Form of Carbon Harder Than Diamond Created by Researchers

By Jamie Condliffe on at

Researchers have discovered a new form of carbon structure, called Q-carbon, that’s harder than diamond and allows artificial versions of the precious stone to be made at room temperature and pressure.

A team of material scientists from North Carolina State University has developed a new form of solid carbon that’s different to the familiar graphite and diamond structures. The researchers suggest that it’s unlikely to occur in the natural world — “the only place it may be found in the natural world would be possibly in the core of some planets,” they explain in a press release.

Instead, it’s made in the lab. To do so, the researchers take a surface like glass and coat it in what’s referred to as amorphous carbon, essentially a scattering of carbon atoms that aren’t yet neatly bonded together into a crystal structure like diamond. Then, they take a laser and fire 200 nanosecond pulses at the carbon, which causes rapid heating (to temperatures as high as 3,727 degrees Celsius) and cooling.

The result is what the team have dubbed Q-carbon. In a series of papers, including one published in the Journal of Applied Physics, the team explains that the new material is harder than diamond, can glow when exposed to energy, and is ferromagnetic, too.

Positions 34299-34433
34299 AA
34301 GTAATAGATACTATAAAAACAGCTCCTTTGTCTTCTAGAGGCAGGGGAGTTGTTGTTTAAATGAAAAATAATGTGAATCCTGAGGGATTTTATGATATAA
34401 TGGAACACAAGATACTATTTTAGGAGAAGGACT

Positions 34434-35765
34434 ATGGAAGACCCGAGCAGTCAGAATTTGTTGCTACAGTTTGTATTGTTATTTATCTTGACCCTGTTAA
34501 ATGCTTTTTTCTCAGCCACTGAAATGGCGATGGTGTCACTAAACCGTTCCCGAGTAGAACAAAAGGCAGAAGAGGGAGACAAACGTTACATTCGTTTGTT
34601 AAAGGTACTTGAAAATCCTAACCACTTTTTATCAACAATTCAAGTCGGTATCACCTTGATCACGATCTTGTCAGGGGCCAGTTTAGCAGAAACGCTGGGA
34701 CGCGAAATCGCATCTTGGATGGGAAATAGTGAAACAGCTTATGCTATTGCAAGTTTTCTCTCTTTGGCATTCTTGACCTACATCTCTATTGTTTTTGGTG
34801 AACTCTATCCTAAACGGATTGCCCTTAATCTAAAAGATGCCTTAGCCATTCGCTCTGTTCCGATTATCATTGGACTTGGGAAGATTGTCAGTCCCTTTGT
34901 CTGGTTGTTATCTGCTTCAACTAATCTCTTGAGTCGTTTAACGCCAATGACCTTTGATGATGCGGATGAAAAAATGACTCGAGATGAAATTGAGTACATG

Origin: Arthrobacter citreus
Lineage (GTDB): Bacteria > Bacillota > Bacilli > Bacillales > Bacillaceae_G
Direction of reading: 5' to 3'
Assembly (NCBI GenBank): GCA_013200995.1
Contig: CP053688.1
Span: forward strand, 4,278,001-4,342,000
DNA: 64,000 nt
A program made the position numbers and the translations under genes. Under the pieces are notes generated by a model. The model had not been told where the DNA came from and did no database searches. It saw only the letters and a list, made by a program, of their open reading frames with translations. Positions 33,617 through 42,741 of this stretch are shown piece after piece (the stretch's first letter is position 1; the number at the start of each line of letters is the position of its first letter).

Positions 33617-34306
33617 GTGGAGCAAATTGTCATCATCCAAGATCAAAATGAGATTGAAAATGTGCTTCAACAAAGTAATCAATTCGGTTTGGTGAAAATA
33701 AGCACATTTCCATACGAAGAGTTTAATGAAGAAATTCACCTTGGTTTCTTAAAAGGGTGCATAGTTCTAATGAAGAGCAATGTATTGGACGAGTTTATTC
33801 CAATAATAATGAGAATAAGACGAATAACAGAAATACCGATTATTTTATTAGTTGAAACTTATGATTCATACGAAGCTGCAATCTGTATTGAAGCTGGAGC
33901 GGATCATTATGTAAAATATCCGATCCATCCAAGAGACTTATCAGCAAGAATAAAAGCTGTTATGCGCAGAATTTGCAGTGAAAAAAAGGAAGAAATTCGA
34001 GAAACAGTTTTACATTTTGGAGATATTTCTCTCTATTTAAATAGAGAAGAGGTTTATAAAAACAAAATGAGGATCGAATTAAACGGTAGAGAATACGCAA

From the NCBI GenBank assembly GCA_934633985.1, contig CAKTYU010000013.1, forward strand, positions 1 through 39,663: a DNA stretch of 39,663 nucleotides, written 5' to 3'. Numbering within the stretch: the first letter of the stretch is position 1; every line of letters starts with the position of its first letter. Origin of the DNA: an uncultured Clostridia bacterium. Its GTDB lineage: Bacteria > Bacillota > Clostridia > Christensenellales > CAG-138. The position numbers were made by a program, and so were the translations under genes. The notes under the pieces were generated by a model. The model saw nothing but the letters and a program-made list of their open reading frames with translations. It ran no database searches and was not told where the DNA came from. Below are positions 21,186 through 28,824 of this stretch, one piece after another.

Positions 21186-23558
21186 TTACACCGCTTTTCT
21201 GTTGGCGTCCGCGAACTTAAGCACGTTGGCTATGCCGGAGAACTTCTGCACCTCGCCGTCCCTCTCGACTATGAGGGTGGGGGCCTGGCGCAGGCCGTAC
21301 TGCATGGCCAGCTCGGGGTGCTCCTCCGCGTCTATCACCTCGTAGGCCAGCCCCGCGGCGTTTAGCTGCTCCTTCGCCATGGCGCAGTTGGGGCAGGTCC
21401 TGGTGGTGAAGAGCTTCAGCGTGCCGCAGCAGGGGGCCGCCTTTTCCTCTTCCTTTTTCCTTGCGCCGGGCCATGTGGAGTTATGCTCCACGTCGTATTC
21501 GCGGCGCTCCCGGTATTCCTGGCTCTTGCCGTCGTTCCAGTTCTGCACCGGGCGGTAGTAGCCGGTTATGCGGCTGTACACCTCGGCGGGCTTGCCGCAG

By tweaking the production technique and changing how quickly the laser pulse heats and cools the carbon, the team can also create diamond structures at room temperature and pressure. Usually, synthetic diamond requires huge pressures during its formation.

There are, however, some compelling reasons why Q-carbon won’t be on rings and drill tips just yet. Not least is the fact that the team can so far only produce sheets of the material which measure 20 nanometers to 500 nanometers in thickness, which is about 100 times thinner than the width of a typical human hair.

“We can make Q-carbon films, and we’re learning its properties, but we are still in the early stages of understanding how to manipulate it,” admits Jay Narayan, who led the research. [Journal of Applied Physics, APL Materials via NC State]

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